Tomas, just a clarification. What do you mean that "profit maximization must take place within applicable law"? Let me state that I run my business based upon what I believe is in the best interest of my clients' long-term success and because of that I charge fees lower than the market would bear and I customize a lot of work for my clients that I could more profitably automate through the use of commoditized product. If I used commoditized solutions, I would work less, make more, but my clients would end up paying my fee, plus the fee associated with the product. Their fee would go from around 1% to around 2%. I refuse to do that and frankly I will make less than many of the broker's I know in the short-run. However, I am doing the right thing and my clients will benefit from this over the long-run.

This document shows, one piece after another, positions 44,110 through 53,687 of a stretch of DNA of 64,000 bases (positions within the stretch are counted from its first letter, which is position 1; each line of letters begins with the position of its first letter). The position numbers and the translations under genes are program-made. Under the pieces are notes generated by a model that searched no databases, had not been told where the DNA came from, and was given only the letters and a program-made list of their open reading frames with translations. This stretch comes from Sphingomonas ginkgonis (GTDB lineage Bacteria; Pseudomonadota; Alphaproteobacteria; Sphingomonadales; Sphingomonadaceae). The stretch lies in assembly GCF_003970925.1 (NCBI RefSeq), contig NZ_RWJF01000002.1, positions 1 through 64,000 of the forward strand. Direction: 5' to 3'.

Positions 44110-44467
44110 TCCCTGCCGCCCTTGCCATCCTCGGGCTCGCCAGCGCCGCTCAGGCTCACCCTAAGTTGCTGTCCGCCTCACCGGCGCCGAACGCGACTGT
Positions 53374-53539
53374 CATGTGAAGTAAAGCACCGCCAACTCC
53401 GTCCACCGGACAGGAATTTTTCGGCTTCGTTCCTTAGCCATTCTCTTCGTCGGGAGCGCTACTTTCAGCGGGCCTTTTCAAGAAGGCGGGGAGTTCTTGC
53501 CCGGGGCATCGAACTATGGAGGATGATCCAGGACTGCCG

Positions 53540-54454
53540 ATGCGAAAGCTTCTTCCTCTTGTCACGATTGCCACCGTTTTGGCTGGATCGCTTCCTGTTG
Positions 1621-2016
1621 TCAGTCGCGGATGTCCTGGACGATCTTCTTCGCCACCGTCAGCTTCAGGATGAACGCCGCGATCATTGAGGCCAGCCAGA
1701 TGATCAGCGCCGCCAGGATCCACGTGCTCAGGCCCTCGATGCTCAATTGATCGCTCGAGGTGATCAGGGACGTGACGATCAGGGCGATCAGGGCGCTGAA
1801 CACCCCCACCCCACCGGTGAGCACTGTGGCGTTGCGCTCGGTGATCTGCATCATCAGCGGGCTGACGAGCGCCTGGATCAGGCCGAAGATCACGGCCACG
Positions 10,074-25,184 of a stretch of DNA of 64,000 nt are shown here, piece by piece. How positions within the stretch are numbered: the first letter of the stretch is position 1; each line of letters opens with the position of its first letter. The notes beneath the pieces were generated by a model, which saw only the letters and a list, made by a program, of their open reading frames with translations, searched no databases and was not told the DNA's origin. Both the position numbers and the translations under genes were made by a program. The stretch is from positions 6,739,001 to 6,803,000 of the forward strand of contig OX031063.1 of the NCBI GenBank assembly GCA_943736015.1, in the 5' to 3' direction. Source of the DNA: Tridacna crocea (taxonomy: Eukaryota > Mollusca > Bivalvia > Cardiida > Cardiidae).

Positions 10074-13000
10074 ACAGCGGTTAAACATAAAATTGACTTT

Dec 31 07:34 PM | 1 Like Like |Link to Comment
  • Agreement has been reached on all tax issues, says Senate Minority Leader McConnell, speaking on the Senate floor. Stocks move to session highs, the S&P 500 +1.5%[View news story]
    tom, the deficit has been falling over the last three years and is projected to continue to fall over the next several years assuming that we do not fall back into a recession during that time.
    Dec 31 03:34 PM | 2 Likes Like |Link to Comment
  • U.S. Taxes: Who Makes And Who Pays - More Than The Rich Will Have To Pay More [View article]
    bbrady, legally and from pure construct standpoint you are entirely correct. Morally, ethically and even for long-term benefit, there is a lot of space between maximum profit seeking in the short-run and "socially appealing endeavors". I will concede that you are right, but I will retain the high ground in this debate.